Animal mitochondrial genomes typically encode one tRNA for each synonymous codon family, so that each tRNA anticodon essentially has to wobble to recognize two or four synonymous codons. Several factors have been hypothesized to determine the nucleotide at the wobble site of a tRNA anticodon in mitochondrial genomes, such as the codon-anticodon adaptation hypothesis, the wobble versatility hypothesis, the translation initiation and elongation conflict hypothesis, and the wobble cost hypothesis.
In this study, we analyzed codon usage and tRNA anticodon wobble sites of 29 marine bivalve mitochondrial genomes to evaluate features of the wobble nucleotides in tRNA anticodons. The strand-specific mutation bias favors G and T on the H strand in all the 29 marine bivalve mitochondrial genomes. A bias favoring G and T is also visible in the third codon positions of protein-coding genes and the wobble sites of anticodons, rejecting that codon usage bias drives the wobble sites of tRNA anticodons or tRNA anticodon bias drives the evolution of codon usage. Almost all codon families (98.9%) from marine bivalve mitogenomes support the wobble versatility hypothesis. There are a few interesting exceptions involving tRNATrp with an anticodon CCA fixed in Pectinoida species, tRNASer with a GCU anticodon fixed in Mytiloida mitogenomes, and the uniform anticodon CAU of tRNAMet translating the AUR codon family.
These results demonstrate that most of the nucleotides at the wobble sites of tRNA anticodons in marine bivalve mitogenomes are determined by wobble versatility. Other factors such as the translation initiation and elongation conflict, and the cost of wobble translation may contribute to the determination of the wobble nucleotide in tRNA anticodons. The finding presented here provides valuable insights into the previous hypotheses of the wobble nucleotide in tRNA anticodons by adding some new evidence.
Citation: Yu H, Li Q (2011) Mutation and Selection on the Wobble Nucleotide in tRNA Anticodons in Marine Bivalve Mitochondrial Genomes. PLoS ONE 6(1): e16147. https://doi.org/10.1371/journal.pone.0016147
Editor: Bob Lightowlers, Newcastle University, United Kingdom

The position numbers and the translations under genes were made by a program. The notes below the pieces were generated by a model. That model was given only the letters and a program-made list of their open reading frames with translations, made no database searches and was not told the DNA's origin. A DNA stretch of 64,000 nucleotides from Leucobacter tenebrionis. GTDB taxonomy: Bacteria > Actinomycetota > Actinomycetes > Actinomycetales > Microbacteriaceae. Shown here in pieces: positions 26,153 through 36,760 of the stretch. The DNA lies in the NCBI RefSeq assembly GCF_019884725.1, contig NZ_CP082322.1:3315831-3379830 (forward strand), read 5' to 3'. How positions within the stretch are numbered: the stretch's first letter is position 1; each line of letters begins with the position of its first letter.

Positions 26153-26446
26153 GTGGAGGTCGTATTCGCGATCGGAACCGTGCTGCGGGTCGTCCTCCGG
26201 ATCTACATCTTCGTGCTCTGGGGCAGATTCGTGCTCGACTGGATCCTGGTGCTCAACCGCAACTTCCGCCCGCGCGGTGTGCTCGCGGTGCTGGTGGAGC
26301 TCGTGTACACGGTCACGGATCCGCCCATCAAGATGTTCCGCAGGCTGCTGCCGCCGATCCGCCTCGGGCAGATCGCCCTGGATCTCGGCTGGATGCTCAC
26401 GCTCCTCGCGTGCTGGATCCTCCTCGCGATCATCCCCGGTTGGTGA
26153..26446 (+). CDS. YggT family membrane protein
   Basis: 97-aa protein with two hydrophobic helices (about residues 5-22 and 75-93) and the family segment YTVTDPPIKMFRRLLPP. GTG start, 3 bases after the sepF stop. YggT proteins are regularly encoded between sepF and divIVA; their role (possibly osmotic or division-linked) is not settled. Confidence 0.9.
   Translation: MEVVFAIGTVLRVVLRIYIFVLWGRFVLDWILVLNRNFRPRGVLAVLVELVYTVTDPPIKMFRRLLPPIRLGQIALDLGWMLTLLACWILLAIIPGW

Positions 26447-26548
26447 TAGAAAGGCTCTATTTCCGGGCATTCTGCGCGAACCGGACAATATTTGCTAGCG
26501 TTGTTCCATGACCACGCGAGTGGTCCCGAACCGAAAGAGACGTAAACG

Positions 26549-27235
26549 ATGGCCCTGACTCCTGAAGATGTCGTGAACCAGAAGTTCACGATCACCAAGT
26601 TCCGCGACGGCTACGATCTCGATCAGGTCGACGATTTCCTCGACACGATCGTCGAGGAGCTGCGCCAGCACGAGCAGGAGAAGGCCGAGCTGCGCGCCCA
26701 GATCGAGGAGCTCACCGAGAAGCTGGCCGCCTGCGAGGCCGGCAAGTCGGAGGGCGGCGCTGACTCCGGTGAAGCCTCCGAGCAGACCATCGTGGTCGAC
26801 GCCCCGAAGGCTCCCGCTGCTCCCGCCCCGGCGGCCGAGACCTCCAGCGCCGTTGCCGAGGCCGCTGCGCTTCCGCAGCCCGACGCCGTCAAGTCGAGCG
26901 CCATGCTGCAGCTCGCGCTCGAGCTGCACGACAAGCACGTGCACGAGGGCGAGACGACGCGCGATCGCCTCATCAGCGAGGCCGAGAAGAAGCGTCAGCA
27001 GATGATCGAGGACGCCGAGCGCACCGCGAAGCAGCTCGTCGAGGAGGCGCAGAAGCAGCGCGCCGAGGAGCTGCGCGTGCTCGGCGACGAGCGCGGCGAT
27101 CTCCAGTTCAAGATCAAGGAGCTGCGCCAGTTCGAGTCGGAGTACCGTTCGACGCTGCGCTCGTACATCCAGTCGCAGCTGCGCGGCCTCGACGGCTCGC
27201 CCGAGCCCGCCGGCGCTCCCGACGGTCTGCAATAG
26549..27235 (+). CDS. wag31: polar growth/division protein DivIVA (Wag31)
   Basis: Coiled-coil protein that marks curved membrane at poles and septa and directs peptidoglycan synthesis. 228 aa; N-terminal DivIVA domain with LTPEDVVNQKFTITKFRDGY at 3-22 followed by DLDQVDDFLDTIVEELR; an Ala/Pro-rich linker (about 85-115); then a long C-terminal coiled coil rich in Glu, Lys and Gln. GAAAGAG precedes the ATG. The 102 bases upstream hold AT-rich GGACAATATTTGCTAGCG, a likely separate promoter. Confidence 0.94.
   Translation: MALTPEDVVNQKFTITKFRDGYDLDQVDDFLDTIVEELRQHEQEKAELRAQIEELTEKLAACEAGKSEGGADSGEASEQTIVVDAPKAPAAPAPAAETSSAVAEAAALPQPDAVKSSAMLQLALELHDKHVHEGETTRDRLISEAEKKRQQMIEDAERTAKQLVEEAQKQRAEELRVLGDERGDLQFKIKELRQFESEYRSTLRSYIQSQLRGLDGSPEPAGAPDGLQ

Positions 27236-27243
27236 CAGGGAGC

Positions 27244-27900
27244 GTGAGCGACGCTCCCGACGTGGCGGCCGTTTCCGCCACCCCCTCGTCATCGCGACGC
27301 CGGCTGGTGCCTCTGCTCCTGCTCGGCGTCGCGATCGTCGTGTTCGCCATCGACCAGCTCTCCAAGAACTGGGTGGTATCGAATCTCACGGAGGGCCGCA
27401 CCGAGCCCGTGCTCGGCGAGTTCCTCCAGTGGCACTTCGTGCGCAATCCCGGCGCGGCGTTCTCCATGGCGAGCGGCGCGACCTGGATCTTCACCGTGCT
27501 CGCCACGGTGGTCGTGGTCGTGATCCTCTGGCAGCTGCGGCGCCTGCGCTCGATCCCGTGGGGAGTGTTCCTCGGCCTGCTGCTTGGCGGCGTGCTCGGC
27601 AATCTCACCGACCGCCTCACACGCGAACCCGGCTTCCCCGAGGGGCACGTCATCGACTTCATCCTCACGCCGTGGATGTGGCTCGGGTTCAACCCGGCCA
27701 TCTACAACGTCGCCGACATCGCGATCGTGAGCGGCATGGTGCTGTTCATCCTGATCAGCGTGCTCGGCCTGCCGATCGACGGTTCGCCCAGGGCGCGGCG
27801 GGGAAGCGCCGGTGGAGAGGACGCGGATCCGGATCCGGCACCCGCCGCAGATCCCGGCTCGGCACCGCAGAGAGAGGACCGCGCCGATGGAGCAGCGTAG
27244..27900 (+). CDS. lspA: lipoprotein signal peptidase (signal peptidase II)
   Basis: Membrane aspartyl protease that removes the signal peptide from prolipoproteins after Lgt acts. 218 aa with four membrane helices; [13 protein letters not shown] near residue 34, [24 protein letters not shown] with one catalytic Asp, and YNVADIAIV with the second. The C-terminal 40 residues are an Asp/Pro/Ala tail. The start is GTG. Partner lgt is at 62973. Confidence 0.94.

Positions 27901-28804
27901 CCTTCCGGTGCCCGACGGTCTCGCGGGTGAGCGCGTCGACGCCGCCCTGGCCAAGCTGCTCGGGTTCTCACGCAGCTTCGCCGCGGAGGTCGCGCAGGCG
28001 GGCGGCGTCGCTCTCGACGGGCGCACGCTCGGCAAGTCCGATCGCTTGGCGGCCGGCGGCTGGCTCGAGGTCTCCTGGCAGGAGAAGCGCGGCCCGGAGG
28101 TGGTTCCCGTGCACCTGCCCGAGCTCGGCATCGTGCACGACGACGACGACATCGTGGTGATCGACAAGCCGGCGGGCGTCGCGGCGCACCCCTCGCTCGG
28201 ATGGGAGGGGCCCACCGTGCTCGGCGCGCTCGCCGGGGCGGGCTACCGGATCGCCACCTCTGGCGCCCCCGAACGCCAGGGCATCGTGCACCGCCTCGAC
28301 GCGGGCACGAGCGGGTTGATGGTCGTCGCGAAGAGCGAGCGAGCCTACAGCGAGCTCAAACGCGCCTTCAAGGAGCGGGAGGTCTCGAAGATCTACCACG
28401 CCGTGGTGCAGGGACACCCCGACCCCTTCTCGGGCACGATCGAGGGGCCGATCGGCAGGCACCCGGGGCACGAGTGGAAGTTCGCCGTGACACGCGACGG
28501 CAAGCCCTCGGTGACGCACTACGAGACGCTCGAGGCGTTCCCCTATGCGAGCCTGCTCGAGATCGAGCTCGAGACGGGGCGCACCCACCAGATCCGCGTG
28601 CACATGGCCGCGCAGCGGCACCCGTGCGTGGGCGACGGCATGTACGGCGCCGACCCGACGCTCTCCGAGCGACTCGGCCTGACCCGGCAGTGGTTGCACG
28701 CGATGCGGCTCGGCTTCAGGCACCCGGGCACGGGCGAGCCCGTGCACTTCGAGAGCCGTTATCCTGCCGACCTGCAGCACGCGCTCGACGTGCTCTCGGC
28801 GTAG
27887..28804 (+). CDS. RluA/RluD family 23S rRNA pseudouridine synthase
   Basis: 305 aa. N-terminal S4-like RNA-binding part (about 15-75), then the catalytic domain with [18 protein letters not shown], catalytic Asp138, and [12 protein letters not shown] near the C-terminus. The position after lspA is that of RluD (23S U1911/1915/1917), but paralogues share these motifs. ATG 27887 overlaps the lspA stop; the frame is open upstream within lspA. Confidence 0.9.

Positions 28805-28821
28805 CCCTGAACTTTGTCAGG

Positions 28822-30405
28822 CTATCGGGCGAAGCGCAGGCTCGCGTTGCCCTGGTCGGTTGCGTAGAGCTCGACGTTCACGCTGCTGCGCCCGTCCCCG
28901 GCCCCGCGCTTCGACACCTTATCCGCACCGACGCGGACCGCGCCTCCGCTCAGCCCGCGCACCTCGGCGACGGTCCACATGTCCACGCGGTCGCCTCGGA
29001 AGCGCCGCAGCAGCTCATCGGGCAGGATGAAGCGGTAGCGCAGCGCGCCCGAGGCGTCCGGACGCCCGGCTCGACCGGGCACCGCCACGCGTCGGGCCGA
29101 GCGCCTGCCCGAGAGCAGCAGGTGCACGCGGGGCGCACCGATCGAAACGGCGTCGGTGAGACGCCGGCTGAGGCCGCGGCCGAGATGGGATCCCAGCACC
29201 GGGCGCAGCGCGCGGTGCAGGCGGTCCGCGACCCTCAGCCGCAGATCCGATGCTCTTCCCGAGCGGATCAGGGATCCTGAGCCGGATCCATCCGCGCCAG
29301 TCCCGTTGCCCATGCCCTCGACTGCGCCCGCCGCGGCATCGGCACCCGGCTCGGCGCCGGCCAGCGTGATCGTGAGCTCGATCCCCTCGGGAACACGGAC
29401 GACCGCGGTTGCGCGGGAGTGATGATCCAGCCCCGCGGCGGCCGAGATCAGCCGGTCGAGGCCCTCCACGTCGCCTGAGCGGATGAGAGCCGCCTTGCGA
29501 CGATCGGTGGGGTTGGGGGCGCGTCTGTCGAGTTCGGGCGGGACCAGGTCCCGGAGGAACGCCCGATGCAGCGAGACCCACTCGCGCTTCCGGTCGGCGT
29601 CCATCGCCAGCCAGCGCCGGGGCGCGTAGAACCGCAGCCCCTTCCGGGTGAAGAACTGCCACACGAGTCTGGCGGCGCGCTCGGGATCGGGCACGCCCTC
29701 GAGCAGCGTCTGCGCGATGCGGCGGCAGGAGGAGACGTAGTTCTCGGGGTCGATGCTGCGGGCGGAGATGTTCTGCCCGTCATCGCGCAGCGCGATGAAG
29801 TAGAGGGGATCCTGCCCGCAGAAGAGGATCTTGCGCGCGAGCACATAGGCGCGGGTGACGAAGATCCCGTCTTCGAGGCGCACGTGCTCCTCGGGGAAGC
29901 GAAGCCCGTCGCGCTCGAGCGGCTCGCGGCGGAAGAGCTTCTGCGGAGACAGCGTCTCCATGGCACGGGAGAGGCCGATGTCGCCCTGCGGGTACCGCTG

Received: September 12, 2010; Accepted: December 7, 2010; Published: January 18, 2011
Copyright: © 2011 Yu, Li. This is an open-access article distributed under the terms of the Creative Commons Attribution License, which permits unrestricted use, distribution, and reproduction in any medium, provided the original author and source are credited.
Funding: This study was supported by research grants from 973 Program (2010CB126406), and National Marine Public Welfare Research Program (200905020). The funders had no role in study design, data collection and analysis, decision to publish, or preparation of the manuscript.
Competing interests: The authors have declared that no competing interests exist.
Animal mitochondrial DNA has two strands of different mutation pressure which leads to differences in base frequencies between the two strands, usually with H strand being GT-rich and L strand being CA-rich . Strand-specific mutation bias has been supposed to be the main force driving and maintaining the codon usage bias . Animal mitochondrial genomes typically have one tRNA for each synonymous codon families, so that each tRNA anticodon essentially has to wobble to recognize two or four synonymous codons. Several factors have been hypothesized to determine the nucleotide at the wobble site of tRNA anticodons in mitochondrial genomes. One of the traditional hypotheses is the codon-anticodon adaptation hypothesis (CAAH), which states that the codon usage bias is a determining factor, and the tRNA anticodon should coevolve with codon usage and match the most abundant codon in a synonymous codon family , . The correlation between codon usage bias and the anticodon of tRNA has been documented in vertebrate mitochondrial genomes . Another traditional hypothesis is the wobble versatility hypothesis (WVH), which argues that the nucleotide at the wobble site of tRNA anticodon should be occupied by a nucleotide which is the most versatile in wobble-pairing –. For example, for NNY codon families, tRNA anticodons should have G at wobble sites, because G can pair with both C and U in RNA, whereas for NNR and NNN codon families, the wobble sites should be U because of the high versatility of U in wobble-pairing –. The wobble versatility hypothesis is generally supported in fungal mitochondrial genomes with a few exceptions , . Xia  integrated the two conventional hypotheses mentioned above and developed a new general hypothesis based on wobble cost as WCH. This hypothesis invokes that the wobble cost may reduce the decoding efficiency and accuracy, and the anticodon wobble site of tRNA should be occupied by a nucleotide with low cost of wobble pairing. WCH was tested by 36 fungal mitochondrial genomes and different costs between two kinds of U:G wobble pairs was concluded . In addition, other factors such as possible suppression of stop codons and historical inertia may also contribute to the determination of the wobble nucleotides in some tRNA anticodons .